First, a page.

What is Big Think?  

We are Big Idea Hunters…

We live in a time of information abundance, which far too many of us see as information overload. With the sum total of human knowledge, past and present, at our fingertips, we’re faced with a crisis of attention: which ideas should we engage with, and why? Big Think is an evolving roadmap to the best thinking on the planet — the ideas that can help you think flexibly and act decisively in a multivariate world.

A word about Big Ideas and Themes — The architecture of Big Think

Big ideas are lenses for envisioning the future. Every article and video on bigthink.com and on our learning platforms is based on an emerging “big idea” that is significant, widely relevant, and actionable. We’re sifting the noise for the questions and insights that have the power to change all of our lives, for decades to come. For example, reverse-engineering is a big idea in that the concept is increasingly useful across multiple disciplines, from education to nanotechnology.

Themes are the seven broad umbrellas under which we organize the hundreds of big ideas that populate Big Think. They include New World Order, Earth and Beyond, 21st Century Living, Going Mental, Extreme Biology, Power and Influence, and Inventing the Future.

Big Think Features:

12,000+ Expert Videos

1

Browse videos featuring experts across a wide range of disciplines, from personal health to business leadership to neuroscience.

Watch videos

World Renowned Bloggers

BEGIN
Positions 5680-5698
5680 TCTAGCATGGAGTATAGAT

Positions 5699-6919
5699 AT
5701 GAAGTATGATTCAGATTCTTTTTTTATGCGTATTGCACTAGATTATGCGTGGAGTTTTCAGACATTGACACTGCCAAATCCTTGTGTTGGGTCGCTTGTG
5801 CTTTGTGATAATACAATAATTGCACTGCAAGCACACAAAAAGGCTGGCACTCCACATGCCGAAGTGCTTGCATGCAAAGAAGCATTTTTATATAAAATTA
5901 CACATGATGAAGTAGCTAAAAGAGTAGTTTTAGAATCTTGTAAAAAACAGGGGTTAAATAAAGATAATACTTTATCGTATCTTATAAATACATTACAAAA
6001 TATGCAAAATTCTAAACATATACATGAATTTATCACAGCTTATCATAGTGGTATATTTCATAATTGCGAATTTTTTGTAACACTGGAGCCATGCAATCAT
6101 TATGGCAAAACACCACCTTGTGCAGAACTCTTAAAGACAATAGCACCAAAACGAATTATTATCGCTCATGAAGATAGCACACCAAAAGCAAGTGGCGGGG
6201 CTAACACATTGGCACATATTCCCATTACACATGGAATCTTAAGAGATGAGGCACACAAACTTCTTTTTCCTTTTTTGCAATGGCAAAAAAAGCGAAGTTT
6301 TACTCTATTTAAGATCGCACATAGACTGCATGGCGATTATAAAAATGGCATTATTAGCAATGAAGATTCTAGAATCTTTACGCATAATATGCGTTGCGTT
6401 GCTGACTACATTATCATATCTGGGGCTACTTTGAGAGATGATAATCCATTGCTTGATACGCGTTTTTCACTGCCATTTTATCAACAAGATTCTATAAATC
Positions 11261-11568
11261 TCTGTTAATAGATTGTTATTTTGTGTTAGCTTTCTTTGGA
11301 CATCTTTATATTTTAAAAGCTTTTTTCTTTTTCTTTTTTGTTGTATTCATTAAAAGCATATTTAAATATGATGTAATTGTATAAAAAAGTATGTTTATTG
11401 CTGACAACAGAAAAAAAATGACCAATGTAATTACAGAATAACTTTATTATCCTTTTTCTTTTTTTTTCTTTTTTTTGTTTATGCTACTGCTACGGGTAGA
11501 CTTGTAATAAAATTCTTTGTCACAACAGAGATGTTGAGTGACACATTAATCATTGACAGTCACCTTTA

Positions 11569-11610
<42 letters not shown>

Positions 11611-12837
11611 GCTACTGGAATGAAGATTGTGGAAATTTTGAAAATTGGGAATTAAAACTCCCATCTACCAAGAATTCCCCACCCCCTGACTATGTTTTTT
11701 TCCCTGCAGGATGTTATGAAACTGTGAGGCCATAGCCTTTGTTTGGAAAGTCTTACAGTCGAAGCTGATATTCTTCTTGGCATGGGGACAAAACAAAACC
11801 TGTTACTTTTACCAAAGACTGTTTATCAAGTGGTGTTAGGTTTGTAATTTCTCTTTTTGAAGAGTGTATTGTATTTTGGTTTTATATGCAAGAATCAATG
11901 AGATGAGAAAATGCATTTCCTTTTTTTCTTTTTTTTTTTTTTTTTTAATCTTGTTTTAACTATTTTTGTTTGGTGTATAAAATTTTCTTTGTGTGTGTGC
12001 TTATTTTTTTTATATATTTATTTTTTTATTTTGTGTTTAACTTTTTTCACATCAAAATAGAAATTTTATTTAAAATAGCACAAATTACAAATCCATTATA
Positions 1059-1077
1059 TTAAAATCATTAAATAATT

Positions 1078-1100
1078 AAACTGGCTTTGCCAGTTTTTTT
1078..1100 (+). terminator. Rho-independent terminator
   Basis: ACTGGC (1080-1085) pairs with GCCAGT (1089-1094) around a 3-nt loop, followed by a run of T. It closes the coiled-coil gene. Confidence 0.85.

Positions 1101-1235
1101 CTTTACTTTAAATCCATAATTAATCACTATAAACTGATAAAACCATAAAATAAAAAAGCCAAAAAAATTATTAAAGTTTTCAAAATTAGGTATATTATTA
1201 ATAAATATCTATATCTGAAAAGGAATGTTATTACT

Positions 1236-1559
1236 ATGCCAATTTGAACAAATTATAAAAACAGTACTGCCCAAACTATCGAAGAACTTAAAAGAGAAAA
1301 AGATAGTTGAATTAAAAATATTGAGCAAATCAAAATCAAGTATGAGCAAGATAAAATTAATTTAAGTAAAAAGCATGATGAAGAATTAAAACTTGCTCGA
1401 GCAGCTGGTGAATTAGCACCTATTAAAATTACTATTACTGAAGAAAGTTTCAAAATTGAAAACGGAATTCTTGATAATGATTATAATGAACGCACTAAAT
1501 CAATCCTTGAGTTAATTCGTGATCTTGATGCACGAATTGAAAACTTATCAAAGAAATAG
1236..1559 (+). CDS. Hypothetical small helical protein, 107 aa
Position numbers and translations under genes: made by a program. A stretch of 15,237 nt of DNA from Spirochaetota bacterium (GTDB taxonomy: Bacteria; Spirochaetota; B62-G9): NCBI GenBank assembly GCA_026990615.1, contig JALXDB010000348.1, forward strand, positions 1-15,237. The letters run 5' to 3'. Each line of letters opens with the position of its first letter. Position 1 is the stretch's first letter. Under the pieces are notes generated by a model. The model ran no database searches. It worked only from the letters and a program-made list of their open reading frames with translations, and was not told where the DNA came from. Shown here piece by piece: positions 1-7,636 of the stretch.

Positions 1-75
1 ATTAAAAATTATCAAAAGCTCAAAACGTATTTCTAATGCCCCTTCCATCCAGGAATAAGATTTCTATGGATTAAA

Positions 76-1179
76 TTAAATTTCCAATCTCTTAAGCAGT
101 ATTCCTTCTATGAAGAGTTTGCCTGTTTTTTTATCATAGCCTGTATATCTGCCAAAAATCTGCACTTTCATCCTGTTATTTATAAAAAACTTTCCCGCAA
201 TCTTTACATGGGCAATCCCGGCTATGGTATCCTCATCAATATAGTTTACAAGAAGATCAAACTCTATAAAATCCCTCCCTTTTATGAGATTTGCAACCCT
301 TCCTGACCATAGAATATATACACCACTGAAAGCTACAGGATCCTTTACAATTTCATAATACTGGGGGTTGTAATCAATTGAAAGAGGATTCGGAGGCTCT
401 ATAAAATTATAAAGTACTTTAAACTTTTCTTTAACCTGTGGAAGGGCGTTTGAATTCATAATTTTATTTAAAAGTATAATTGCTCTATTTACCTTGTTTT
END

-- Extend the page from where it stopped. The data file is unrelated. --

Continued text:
2

Big Think’s contributors offer expert analysis of the big ideas behind the news.

Go to blogs

Big Think Edge

3

Big Think’s Edge learning platform for career mentorship and professional development provides engaging and actionable courses delivered by the people who are shaping our future.

Find out more
Close
With rendition switcher

Transcript

There’s some things we just appreciate. We appreciate our sports stars, for example, I mean, we appreciate their greatness. We appreciate what we see- as an appreciation. And also there is, you know, an identification, an identity that we have also with movie stars, let’s say, or you know, we have this- so I think just an intrinsic appreciation for science as something that we normally do, and that’s something we are anyway. I mean, there’s a great saying by Absolom, Nobel Laureate, who said- I think he said- “The common heritage of mankind is scientific thought.”- something along those lines- scientific inquiry, rather. So I think that, you know- and first and foremost for me, I think, a big part of that literacy that I think is- my opinion is that it’s lacking- is just a basic appreciation at the level of- this is part of our culture, because it is. And also, you know, we talk about breaking down the barriers of how scientists versus who’s cool and who’s not cool- stereotype. I think that the minute those barriers are- I would say the minute we take advantage of the opportunity that a scientist can also be a rock star, or a rock star could also be really interested in science, and that’s okay. You know, the same way Herbie Hancock, you know, a great musician for example, might like to play around his electronics- or Brian Eno, a friend of mine, would like to, you know, extend ideas of modern physics into his musical creation that might turn out to be a number one hit. Or the same way Kanye West might, you know, use very advanced electronic devices to make top-notch beats, or Timberland- you know, once these things just become more commonplace, I think science will- we will just naturally become more literate in science, because it’s intrinsic to us.